Chute, Wiltshire

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Upper Chute - St Nicholas Church - - 1450651.jpg
Church of St Nicholas
Chute is located in Wiltshire
Location within Wiltshire
Population299 (in 2011)[1]
OS grid referenceSU298538
Civil parish
  • Chute
Unitary authority
Ceremonial county
Sovereign stateUnited Kingdom
Post townAndover
Postcode districtSP11
Dialling code01264
FireDorset and Wiltshire
AmbulanceSouth Western
UK Parliament
List of places
51°16′59″N 1°34′26″W / 51.283°N 1.574°W / 51.283; -1.574Coordinates: 51°16′59″N 1°34′26″W / 51.283°N 1.574°W / 51.283; -1.574

Chute is a civil parish in east Wiltshire, England, on the border with Hampshire. It includes the main village of Upper Chute and the smaller settlements of Lower Chute, Chute Standen, Chute Cadley and Mount Cowdown. The settlements are sometimes known collectively as "The Chutes". The nearest town is Andover, Hampshire, about 6 miles (10 km) to the southeast.

Conholt House and Conholt Park are in the northeast of the parish.

Early history[edit]

Evidence of Neolithic occupation includes an oval barrow at Scotspoor, in the northeast corner of the parish.[2] The northern boundary of the parish follows a prehistoric ditch[3] and there is a prehistoric field system on Chute Down in the southwest.[4] Bevisbury, a small Iron Age fort, is just over the Hampshire border near Chute Cadley.

The Domesday book of 1086 recorded farmland and a mill at Standen.[5] In the 13th century the whole area was part of Chute Forest.[3]

Local government[edit]

Chute is a civil parish with an elected parish council. It is in the area of Wiltshire Council unitary authority. Both councils are responsible for different aspects of local government.

The nearby village of Chute Forest has its own parish council.

Upper Chute[edit]

The Church of England parish church of Saint Nicholas is mentioned in 1320[3] and in Dean Chandler's register of 1405.[6] It was almost completely rebuilt in the period 1869-72 to designs by J.L. Pearson. The old church consisted of a chancel and nave with south transept, south porch, and west timber bell turret. The walls were faced with knapped flint and supported by prominent red-brick buttresses, and the 15th-century windows were replaced by new ones in 13th-century style. A vestry was built on the north side of the chancel, and the porch and the bell turret were replaced by a new south porch below a tower and a slated spire.[3]

The church is now part of the Savernake Team ministry[7] and also serves Chute Forest parish, following the closure of the Victorian St Mary's Church in 1970. Six bells were transferred from the redundant church to St Nicholas' in 1976.[3]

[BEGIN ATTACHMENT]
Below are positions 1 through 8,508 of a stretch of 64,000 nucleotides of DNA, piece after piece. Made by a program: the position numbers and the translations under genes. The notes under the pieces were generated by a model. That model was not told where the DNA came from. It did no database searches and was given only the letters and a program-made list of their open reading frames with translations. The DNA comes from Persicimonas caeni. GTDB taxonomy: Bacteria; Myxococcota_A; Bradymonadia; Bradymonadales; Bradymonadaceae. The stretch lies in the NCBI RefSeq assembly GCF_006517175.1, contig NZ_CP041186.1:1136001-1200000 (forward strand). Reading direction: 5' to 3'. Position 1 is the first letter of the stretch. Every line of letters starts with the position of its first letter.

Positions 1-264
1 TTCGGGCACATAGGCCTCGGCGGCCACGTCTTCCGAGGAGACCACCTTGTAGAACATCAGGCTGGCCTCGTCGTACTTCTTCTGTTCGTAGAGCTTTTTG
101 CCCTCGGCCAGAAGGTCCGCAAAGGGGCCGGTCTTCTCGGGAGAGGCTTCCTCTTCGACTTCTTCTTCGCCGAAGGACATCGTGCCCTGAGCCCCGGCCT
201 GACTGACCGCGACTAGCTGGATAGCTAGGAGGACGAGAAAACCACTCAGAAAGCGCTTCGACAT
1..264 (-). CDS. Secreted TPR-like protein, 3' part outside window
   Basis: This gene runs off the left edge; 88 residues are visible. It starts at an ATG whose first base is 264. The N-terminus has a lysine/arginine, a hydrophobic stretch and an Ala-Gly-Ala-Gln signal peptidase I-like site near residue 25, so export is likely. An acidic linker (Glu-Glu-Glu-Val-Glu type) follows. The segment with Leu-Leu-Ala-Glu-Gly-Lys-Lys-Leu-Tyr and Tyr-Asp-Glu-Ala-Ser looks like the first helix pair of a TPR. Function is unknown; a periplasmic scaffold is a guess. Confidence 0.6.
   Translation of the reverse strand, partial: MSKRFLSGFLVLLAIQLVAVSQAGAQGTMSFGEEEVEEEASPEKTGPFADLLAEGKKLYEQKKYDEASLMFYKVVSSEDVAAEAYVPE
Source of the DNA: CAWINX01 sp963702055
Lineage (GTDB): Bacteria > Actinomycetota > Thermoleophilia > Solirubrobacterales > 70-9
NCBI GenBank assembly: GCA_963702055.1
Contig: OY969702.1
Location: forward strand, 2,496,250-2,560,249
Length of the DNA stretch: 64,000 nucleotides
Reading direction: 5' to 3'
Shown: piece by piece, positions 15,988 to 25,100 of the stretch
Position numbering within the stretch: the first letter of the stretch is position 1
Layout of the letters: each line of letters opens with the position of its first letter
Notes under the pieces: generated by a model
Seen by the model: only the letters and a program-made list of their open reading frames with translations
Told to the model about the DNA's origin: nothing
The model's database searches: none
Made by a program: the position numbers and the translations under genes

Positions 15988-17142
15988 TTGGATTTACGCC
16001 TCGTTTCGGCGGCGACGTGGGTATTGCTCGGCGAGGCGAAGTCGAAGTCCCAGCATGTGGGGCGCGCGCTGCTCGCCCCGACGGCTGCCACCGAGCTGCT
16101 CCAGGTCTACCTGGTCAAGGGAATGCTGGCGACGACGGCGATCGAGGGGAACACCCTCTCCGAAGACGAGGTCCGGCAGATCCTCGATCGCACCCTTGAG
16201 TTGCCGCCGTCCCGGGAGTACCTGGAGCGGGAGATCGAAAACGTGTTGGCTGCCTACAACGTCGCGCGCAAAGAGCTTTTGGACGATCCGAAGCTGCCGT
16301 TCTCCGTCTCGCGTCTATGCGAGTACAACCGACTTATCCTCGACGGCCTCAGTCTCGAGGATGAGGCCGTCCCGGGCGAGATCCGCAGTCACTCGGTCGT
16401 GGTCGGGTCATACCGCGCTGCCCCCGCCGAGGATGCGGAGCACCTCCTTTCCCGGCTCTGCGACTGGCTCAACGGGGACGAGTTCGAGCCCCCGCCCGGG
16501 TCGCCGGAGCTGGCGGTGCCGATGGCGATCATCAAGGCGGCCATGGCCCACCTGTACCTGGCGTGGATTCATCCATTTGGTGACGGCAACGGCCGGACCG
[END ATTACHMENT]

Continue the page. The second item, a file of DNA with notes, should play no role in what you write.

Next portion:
The Cross Keys Inn was built at the turn of the 19th century, and remained open as a public house until 2004, when its owners sought planning permission to turn it into residential property. A 'Save Our Pub' campaign was mounted by locals with the support of the Campaign for Real Ale, and in March 2006 the inn reopened under new ownership.

Chute Standen[edit]

A school was built on the road to Upper Chute in 1858, and was attended by pupils from the parishes of Chute and Chute Forest.[3] The architect was William White and construction was in flint with red brick dressings.[8] The school was closed in 1978 and the building became the village hall.[9]

Chute Causeway[edit]

The Chute Causeway is a section of the Roman Road that runs from Winchester northwest to Mildenhall (near Marlborough) and onwards to Cirencester. At Conholt the road deviates west to avoid the deep Hippenscombe valley, resuming its straight course near Tidcombe.[3] The length of the deviation is about 4 miles (6 km) and the Causeway forms the southern 2 12 miles (4 km).

Local folklore and legend[edit]

During the reign of Charles II the bubonic plague struck the parishes of Chute and Vernham Dean. At Vernham Dean a rector persuaded his parishioners to isolate themselves at the top of the hill along which Chute Causeway runs. When the time came for him to supply the food and care he had promised, the fear he had of the disease meant he failed to uphold his honour and left the villagers to die. Another story has him falling ill himself before he could do the job. He himself did not survive, even after the betrayal of his parishioners, as the plague also killed him. Since then his ghost has been seen to wander up the hill towards the campsite on the Causeway, never completing the journey he did not have the courage to finish. As he has not been seen for a long time, he may have found peace at last.[10]


  1. ^ "Wiltshire Community History". Chute Census Information. Wiltshire Council. Retrieved 2 November 2014.
  2. ^ Historic England. "Scotspoor barrow (1004731)". National Heritage List for England. Retrieved 15 April 2016.
  3. ^ a b c d e f g Crowley, D.A. (ed.). "Victoria County History - Wiltshire - Vol 16 pp108-120 - Chute". British History Online. University of London. Retrieved 13 April 2016.
  4. ^ Historic England. "Celtic field system on Chute Down (1003038)". National Heritage List for England. Retrieved 15 April 2016.
  5. ^ Standen in the Domesday Book
  6. ^ Timmins, T.C.B., ed. (1984). "The Register of John Chandler - Dean of Salisbury 1404-17" (PDF). Wiltshire Record Society. Devizes: Alan Sutton. 39. Retrieved 13 April 2016.
  7. ^ "Chute with Chute Forest". Savenake Team. Retrieved 13 April 2016.
  8. ^ Historic England. "Village School and Master's House (1067556)". National Heritage List for England. Retrieved 13 April 2016.
  9. ^ "Village Hall". The Chutes. Retrieved 13 April 2016.
  10. ^ Scanlan, David (2013). Paranormal Hampshire. Amberley Publishing.

External links[edit]

Media related to Chute, Wiltshire at Wikimedia Commons

  • The Chutes - community website for the parishes of Chute and Chute Forest
  • "Chute". Wiltshire Community History. Wiltshire Council. Retrieved 15 April 2016.